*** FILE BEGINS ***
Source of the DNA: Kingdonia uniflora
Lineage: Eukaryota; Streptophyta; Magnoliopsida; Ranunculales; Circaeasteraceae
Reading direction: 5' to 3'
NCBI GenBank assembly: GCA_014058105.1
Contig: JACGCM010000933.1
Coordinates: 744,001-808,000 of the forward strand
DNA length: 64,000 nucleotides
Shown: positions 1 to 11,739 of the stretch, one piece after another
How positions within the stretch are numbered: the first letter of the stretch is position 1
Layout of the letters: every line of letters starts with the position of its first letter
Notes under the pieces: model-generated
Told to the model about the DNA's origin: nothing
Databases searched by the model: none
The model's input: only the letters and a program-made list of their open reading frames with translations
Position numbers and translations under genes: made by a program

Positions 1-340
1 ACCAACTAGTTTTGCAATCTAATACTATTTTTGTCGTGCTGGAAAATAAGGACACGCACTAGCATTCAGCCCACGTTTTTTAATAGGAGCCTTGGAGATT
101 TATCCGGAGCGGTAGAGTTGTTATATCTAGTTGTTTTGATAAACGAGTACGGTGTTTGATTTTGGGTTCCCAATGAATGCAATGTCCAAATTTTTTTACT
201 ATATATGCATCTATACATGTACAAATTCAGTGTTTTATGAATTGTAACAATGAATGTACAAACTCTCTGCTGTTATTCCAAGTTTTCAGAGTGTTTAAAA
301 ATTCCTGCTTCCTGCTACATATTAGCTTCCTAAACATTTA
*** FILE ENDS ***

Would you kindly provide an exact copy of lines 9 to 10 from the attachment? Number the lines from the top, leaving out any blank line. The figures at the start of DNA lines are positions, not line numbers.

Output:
How positions within the stretch are numbered: the first letter of the stretch is position 1
Layout of the letters: every line of letters starts with the position of its first letter